In a large family, everything is MORE! More food to make, more clean up, more stuff. If there is no system or plan for keeping the house in order, it will be chaos! Homeschooling adds one more element to the mix. Have you ever wondered how to keep a house clean when homeschooling a large family? Is it possible? I say, yes, it is! Here’s how we make it work in our home.
My husband and I have ten children ages eighteen to one month. Currently we have seven kids in school. Our grade levels are 12th, 9th, 8th, 6th, 4th, 2nd, and Kindergarten so that makes a pretty wide age gap! We also have a preschooler and toddler. You can read more about our homeschooling story here.
Over the years, many times I have said, “I can clean the house or I can homeschool the kids, but I can’t do both!” Have you felt this way too? Here what we have learned from 13+ years of homeschooling our large family.
You may also enjoy reading these.
10 Tips for How to Homeschool a Large Family
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Video: How to Keep a House Clean When Homeschooling a Large Family
Large Family “Clean”
When I say clean, I am not thinking of the same type of clean we had before kids or even the same “clean” we had with one or two kids. When you have a lot of people living in one house, the wear and tear multiplies. Like the proverb says, “Where no oxen are, the crib is clean,” so the opposite applies as well.
You could probably HAVE a pristine house AND a large family if you really wanted it, but in my opinion, you’d have to manage it more like a factory or a business… and that’s not really how i want our home to feel!
We are a family. I want our home to be a haven, not a showcase. We love letting our hair down every now and then with fun times like Friday night movie nights, birthday celebrations with lots of friends over, and restful Sundays where we can truly relax.
Here is what I have in mind when I say large family “clean”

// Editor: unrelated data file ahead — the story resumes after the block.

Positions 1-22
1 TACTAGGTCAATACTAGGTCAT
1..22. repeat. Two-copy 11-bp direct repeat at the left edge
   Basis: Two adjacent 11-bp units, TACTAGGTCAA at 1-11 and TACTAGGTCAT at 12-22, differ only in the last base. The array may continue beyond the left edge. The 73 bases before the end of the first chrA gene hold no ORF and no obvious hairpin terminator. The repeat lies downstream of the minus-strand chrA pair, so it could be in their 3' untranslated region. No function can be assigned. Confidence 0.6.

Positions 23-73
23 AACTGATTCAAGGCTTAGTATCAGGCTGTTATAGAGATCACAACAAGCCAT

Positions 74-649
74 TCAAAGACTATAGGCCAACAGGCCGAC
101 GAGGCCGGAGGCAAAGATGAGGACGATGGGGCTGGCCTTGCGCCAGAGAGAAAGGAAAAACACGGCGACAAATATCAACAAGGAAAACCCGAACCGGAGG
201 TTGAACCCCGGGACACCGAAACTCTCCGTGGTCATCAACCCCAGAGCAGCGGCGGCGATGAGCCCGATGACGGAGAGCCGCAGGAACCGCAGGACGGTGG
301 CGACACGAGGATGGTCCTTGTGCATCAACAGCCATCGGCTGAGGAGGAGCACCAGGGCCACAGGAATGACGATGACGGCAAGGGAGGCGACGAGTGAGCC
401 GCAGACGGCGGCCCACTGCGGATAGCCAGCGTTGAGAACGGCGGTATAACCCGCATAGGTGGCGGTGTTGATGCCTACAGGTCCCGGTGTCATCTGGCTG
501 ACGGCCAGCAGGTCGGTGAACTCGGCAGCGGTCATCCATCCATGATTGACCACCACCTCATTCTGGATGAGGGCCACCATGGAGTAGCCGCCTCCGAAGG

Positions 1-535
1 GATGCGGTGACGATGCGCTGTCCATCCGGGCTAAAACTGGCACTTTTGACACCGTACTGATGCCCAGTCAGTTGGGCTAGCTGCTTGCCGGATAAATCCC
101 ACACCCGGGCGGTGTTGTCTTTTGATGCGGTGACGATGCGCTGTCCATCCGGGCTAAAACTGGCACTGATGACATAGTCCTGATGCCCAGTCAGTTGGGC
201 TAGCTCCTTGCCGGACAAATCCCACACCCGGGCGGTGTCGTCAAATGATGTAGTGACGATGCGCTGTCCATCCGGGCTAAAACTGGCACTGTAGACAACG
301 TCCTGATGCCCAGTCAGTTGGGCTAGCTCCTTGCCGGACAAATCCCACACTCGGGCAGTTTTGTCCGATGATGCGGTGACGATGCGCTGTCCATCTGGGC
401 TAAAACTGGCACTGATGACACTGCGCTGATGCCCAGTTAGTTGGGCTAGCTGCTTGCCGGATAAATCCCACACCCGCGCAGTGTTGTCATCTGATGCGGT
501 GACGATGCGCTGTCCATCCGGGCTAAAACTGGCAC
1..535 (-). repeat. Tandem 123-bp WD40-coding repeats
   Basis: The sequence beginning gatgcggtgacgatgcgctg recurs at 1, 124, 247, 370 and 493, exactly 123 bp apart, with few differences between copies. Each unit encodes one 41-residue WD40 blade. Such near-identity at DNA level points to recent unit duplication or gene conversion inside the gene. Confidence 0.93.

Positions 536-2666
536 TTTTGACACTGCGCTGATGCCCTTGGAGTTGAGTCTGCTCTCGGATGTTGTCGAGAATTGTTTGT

- Having a plan in place: chores and daily rhythms.
- Having the house company-ready at least once during the day.
- Being able to get things picked up for company with a 15 minute notice.
- Waking up to a fairly clean kitchen on most mornings.
- Everyone having clean clothes to wear.
Prioritize Housework above School
When our kids were all little and I was figuring out how to make homeschooling work, I did let housework go a little. These were the foundational years of teaching them EVERYTHING. At that time, I felt that if I were to get the house all in order before starting school, we would never be able to start. In those years I just did the breakfast clean up, threw in a load of laundry, and we started our school day. I focused on the essentials of teaching our school age kids to read, write, and the foundations of math.
As our family grew in size, however, and as more of our children became independent learners, this changed. With more people (and more older kids) in our house, chores have become a priority before school work.
If you struggle to keep up with the housework AND homeschool, I encourage you to do the same. Prioritize the housework above your academic work. You may fear that you will “get behind” in your academic studies, but I have not found this to be true and here’s why.
- Doing housework IS learning! The work that needs to be done in a home is something many adults struggle to learn. These are valuable life skills.
- If your kids love to learn, they will always be moving forward. Their curiosity will spur them on.
Seasons When You Can’t Keep Up
This principle applies as well when you go through seasons when you can’t keep up. Have you ever been through a season where it seems that you just can’t keep up? I know I have. When we first moved to our current house, it took me a while to figure out a cleaning system that worked for us. I felt overwhelmed knowing how to manage our large family in a bigger house. What eventually worked for us was to put school on a back burner for a while to prioritize our housework. We still did some school every day, but it was secondary. Getting the house in order and thoroughly checking chores took first place. When the house was satisfactory, then we moved on to school. During this time, I was set the bar a little higher so that they could get a good understanding of what I expect from them when they do their chores. I’ll be honest, some days it was 11:00 before we got to our academic work, BUT doing this for a period of time helped give the kids an understanding of what is expected from them when they do their chores.